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Chops (2007)

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Each year, Jazz at Lincoln Center and its artistic director Wynton Marsalis host the Essentially Ellington Festival, a competition of high school jazz bands from across the country. Bruce ... See full summary »


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Each year, Jazz at Lincoln Center and its artistic director Wynton Marsalis host the Essentially Ellington Festival, a competition of high school jazz bands from across the country. Bruce Broder's documentary focuses on one Florida band's experience at the festival. Written by Anonymous

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Documentary | Music



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30 April 2007 (USA)  »

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highlights from the press notes
30 July 2013 | by (Madison, Wisconsin) – See all my reviews

From the press notes...


Saxophone Section: Eric Barreto-Maymi Owen Broder Ryan Cook Darren Escar Michael Emmert Alan Havens Jawren Walton

Trombone Section: Darren Ellison T.J. Norris Corey Wilcox Jabril Williams

Trumpet Section: Tyler Duncan Erica Feinglass Jeron "Recio" Fruge Richard Sheard Adam Stark

Rhythm Section: Mario Bosque Jarrett Carter Gordon Coffee Wesley Goode Jacob Merrett Devin Paschall Jamison Ross Jeremy Smith


CHOPS began rather modestly from the parental perspective of Bruce Broder, a Florida advertising guy who one day left work early to see his son Owen participate in a Jazz class when Owen was in middle school.

"The language and the analogies the teachers used to get the concepts of Jazz and of improvisation across to these 11 and 12 year old kids was amazing to me," Broder recalled recently. "And in a really discernible way, you could see that the kids were just loving it. They were hooked.

"So I started following a small group of kids, including my son, who were part of the middle school jazz combo. The original idea for the movie was to cover them as they made the transition from middle school to high school. I knew they would be facing a far less nurturing, far more competitive environment. And I was interested in how they would deal with their love of music and jazz in the midst of the twin emotional hurricanes that are high school and puberty.

"I was fascinated with the idea that at the same time they were working on their jazz chops, they were also working out what their personas would be, on and off stage."


"I don't think the guy is capable of delivering a bad quote," Broder says of that interview. "What comes across is how deeply he is interested in the art: playing it, teaching it, fostering it. He's focused on the art and how it influences and informs life all the time."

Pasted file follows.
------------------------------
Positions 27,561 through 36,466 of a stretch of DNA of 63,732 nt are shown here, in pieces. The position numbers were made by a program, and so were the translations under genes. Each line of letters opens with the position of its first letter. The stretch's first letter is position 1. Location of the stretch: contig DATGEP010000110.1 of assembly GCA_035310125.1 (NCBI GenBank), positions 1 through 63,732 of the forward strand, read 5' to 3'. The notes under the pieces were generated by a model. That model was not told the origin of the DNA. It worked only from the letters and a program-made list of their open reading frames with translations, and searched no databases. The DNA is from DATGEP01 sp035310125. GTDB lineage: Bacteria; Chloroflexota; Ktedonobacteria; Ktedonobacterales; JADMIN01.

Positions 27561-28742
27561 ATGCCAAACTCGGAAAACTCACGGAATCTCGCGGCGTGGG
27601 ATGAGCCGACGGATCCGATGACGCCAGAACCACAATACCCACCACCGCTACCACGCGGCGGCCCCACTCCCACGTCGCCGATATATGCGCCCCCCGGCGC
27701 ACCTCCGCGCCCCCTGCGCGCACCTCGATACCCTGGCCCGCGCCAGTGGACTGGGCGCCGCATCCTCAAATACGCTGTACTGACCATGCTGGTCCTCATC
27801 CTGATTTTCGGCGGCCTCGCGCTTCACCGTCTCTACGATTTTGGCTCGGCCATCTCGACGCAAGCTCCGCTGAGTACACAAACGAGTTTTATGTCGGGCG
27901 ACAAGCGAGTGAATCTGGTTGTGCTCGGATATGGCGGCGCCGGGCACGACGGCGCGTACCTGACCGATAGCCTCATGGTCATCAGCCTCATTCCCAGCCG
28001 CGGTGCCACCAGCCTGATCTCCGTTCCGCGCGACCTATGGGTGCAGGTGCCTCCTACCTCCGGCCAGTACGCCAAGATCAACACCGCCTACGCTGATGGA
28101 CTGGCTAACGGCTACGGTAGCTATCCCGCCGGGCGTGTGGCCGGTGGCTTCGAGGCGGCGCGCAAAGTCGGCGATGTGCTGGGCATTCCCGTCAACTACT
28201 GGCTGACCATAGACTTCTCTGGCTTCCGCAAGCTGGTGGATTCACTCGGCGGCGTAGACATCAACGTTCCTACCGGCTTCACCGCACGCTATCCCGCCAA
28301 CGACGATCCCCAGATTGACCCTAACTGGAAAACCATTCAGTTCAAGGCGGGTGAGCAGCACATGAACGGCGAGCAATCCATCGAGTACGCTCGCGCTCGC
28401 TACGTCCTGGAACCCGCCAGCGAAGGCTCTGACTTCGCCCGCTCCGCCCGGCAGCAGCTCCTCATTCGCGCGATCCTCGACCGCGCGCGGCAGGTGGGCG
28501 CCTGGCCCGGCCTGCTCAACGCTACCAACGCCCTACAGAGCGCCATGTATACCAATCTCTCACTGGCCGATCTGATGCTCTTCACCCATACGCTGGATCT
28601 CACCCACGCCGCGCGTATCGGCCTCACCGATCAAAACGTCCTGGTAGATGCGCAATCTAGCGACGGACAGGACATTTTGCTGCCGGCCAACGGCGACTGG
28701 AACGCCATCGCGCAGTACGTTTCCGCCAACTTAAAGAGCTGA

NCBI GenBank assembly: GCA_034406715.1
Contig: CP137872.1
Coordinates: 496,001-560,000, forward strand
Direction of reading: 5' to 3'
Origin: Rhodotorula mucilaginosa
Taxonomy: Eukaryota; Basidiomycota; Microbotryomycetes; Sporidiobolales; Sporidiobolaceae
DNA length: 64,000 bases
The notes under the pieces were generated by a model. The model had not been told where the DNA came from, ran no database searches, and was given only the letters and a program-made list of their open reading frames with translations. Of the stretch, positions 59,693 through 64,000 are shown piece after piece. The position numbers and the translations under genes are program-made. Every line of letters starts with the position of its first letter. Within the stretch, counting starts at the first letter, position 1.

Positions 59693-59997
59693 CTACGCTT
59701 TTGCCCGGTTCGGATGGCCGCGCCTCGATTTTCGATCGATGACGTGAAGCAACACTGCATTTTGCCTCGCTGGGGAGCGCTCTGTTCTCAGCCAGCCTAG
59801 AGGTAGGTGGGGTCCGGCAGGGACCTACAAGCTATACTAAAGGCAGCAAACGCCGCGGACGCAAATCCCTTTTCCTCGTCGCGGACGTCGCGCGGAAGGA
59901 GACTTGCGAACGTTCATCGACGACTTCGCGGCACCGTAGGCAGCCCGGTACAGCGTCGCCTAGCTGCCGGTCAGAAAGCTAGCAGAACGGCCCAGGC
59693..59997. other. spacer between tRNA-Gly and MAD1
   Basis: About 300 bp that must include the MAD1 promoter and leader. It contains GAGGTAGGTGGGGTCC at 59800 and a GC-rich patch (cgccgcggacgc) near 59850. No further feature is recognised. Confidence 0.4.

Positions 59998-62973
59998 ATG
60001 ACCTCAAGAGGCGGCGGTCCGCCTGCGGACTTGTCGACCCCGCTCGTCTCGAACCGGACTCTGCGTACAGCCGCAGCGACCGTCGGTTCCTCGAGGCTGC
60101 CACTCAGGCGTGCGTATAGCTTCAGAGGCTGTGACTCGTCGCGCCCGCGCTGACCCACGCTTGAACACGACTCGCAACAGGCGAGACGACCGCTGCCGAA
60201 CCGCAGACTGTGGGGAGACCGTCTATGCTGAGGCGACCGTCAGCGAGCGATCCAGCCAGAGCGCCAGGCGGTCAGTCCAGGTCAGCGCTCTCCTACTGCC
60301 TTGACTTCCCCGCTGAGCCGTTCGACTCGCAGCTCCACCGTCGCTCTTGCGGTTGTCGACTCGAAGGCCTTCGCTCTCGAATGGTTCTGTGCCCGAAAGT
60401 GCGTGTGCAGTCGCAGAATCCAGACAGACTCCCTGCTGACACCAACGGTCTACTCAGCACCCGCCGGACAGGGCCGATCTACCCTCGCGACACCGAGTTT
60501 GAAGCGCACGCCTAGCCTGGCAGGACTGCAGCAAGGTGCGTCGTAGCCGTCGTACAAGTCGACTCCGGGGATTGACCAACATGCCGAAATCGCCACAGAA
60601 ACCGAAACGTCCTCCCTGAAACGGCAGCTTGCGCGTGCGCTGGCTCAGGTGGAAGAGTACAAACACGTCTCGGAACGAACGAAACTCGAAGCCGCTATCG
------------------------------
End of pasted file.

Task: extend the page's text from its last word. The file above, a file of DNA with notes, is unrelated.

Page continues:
Adds executive producer Tim Cremin, "I have to say that Wynton is one of the most impressive people I have ever met. You're a little anxious when you are about to meet him, but within about ten seconds he has you at ease with his personality and just the way he carries himself. Wynton, along with Jazz at Lincoln Center, seems to feel the responsibility of connecting the history of jazz with the present and future. Not only is he a fantastic artist, he's an ambassador for the music. I think that is why this film appealed to him."

"During our interview with Wynton," Broder adds, "he said something that really hit home with me…It was about jazz as a teaching tool. He said jazz teaches you manners, respect for others, how to be yourself, even a sense of humor. That quote was cut from the film because I think and hope it's illustrated without being said.

"One of the amazing things I learned from this process," Broder continues, "was how these kids from different backgrounds learned to communicate with and respect each other. You don't get to see kids of different races and backgrounds interact this way very often. It speaks to the power of music. At some point these kids became jazz kids, they took on this collective jazz persona, and you can see it in the way they greet each other, in the language they use when they talk with each other, in the way they move. In celebrating the music they are celebrating their individuality and at the same time they are celebrating what they have in common. That's the beauty of jazz."

Adds Cremin, "My greatest hope for this film is that kids, parents, educators and anyone else who sees it gets inspired to find out what this music can do. Just listening to jazz can inspire you. But when you see what jazz can do for these kids, both personally and as a group, it's obvious that it's much more than learning to play. It touches their souls and makes them feel good about themselves. I wish every kid in the world could feel that."

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